banner-optimized_0_0.png
Play Live Radio
Next Up:
0:00
0:00
Available On Air Stations
Regional Interests

Further Federal Grant Delays Put Independent Venues in Dire Straits

Concerts are on the calendar again at many Bay Area venues, and festivals like Stern Grove and Healdsburg Jazz will be in full swing later this month. To onlookers, it might seem like the live music industry is well on its way to recovery after over a year of COVID shutdowns.

But behind the scenes at many small concert halls and clubs, it’s a different story. Most venues in California are still waiting for long-delayed emergency funding from the federal government’s Shuttered Venue Operators Grant (SVOG), which would provide much-needed cash flow required to resume business—45% of each venue’s 2019 gross revenue, to be exact. For many, that’s hundreds of thousands, if not millions, of dollars.

“In all honesty, independent venues in San Francisco are probably in a worse spot today than they were even just a couple months ago because of this delayed funding,” says Casey Lowdermilk, general manager of Bill Graham Civic Auditorium and an organizer with San Francisco Venue Coalition and National Independent Venue Association. “I’m hearing from venues that they don’t have enough capital to buy liquor to stock their bars, they don’t have enough capital to pay artist deposits.”

The rollout of the $16 billion SVOG fund has been troubled from the start. First introduced in Congress in July 2020, the Save Our Stages Act—which created the grant—was only signed into law in December of that year, after numerous independent venues across the country had already shut down permanently, and others took on significant debt. After several more months of silence, the Small Business Administration (SBA), which administers the grant, opened applications on April 8 but shut down the portal the same day because of technical issues. Finally, applications reopened on April 26. And although 14,020 applications were submitted nationwide, the SBA has only awarded 90 grants, with 16 of those to venues and events producers in California.

“The feel to the whole thing has been rather adversarial, as opposed to a program that was designed to help businesses,” says Christopher White, owner of San Francisco’s Rickshaw Stop. “It feels as if there is an enormous amount of distrust from the federal agencies about our industries.”

White says the SBA notified him that his name is on several Do Not Pay lists. He’s trying to get to the bottom of whether he’s one of the venue owners that was mistakenly classified as deceased, as the New York Times reported last week.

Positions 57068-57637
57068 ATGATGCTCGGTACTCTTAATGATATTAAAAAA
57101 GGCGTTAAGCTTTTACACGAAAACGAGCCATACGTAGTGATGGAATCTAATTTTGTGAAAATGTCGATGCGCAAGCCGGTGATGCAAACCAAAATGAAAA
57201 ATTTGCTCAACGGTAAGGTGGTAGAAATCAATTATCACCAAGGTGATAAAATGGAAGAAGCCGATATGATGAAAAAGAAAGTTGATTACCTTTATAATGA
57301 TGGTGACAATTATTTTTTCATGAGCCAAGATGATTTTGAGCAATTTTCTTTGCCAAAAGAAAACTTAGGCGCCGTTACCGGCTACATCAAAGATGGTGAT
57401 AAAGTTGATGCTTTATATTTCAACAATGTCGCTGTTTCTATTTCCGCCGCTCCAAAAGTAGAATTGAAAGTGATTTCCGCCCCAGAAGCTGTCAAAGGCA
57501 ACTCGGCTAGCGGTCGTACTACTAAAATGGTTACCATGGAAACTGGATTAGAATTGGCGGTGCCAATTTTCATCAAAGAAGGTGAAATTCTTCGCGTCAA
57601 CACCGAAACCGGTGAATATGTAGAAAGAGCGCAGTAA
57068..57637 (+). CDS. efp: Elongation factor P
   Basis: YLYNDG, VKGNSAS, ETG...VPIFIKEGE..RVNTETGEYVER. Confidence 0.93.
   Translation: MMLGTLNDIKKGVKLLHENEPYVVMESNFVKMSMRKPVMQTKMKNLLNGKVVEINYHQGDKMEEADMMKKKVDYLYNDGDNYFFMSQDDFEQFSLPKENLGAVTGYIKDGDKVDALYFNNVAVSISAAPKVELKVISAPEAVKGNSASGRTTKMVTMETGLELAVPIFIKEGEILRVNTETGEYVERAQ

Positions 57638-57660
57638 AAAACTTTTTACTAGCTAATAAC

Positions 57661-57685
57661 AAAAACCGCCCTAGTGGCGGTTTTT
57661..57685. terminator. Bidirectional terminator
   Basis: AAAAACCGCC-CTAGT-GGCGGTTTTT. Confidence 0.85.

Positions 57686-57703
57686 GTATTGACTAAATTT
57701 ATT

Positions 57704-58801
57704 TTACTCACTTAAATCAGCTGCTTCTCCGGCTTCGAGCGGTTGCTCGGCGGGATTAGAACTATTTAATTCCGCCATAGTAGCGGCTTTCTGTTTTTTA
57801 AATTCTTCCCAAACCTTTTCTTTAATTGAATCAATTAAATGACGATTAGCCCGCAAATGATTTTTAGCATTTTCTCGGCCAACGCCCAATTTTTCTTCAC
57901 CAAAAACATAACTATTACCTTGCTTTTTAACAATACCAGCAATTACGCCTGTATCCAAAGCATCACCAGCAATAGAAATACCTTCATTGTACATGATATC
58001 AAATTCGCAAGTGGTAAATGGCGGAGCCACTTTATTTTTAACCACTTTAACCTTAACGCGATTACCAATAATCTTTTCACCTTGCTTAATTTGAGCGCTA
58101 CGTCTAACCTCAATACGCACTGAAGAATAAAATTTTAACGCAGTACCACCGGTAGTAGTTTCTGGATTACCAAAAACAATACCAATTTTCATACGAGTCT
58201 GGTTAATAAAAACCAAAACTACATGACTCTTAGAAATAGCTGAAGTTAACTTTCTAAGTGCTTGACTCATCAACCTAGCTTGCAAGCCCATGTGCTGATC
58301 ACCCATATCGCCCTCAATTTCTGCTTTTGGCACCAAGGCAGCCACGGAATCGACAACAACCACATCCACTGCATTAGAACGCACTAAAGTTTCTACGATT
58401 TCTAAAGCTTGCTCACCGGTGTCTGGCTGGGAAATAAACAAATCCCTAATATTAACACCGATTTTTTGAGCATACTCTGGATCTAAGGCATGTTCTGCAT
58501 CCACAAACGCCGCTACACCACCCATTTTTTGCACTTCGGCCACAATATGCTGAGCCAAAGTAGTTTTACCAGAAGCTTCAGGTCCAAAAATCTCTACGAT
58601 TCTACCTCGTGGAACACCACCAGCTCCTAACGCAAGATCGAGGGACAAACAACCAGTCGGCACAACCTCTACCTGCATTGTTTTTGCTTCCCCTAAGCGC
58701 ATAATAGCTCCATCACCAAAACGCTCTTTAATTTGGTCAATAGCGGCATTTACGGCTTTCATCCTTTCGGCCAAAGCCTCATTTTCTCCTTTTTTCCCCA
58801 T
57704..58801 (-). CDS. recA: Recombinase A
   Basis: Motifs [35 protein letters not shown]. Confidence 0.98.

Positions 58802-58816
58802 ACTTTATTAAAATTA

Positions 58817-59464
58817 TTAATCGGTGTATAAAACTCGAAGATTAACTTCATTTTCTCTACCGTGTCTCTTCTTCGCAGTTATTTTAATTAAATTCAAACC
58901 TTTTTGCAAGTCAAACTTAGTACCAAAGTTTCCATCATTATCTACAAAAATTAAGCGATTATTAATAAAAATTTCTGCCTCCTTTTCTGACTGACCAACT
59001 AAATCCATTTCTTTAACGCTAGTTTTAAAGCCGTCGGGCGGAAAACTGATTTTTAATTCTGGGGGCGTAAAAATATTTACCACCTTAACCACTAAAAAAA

“What’s actually been the most difficult is the SBA will give no instruction on how to rectify the problems,” he says. “If you email the SBA, they tell you to call the hotline. If you call the hotline, they will tell you to email.”

After the SBA missed its June 9 deadline to award grants to all venues that had lost 90% of business during the pandemic, the National Independent Venue Association sent strongly worded letters to Congress and the SBA.

“We are past our breaking point. We can’t hang on any longer. We want to participate in America’s economic recovery, but our venues can’t afford to re-open our businesses,” read the letter to Congress. “We have no funds left—many of us have exhausted our PPP loans, our EIDL loans and whatever assistance we’ve been able to garner at the State and Local levels. We don’t have the capital to restock food and drinks for the customers we hope to welcome back or make offers on shows. We are losing professional staff to well-capitalized, larger corporate competitors. We are losing longtime wait staff because we can’t compete with the wages offered by bars and restaurants who received support via the quickly administered Restaurant Revitalization Fund.”

In the meantime, state and local funding could temporarily ease the burden for venues in California and San Francisco. The city is preparing to give out grants from its $3 million Music and Entertainment Venue Recovery Fund, and $150 million in state funding for music venues, live events and minor league sports is awaiting the governor’s approval. But both grants will award venues only tens of thousands of dollars. For a business like Rickshaw Stop, about half a million dollars is what’s truly needed to get things up and running, White says.

“We don’t have trash service anymore, we don’t have vendors anymore, we’re not paying our rent, we’ve let our insurance lapse,” says White. As far as the state and local grants, “that’s sort of runway. They don’t really cover anything, but we’re still thankful to get them.”

Copyright 2021 KQED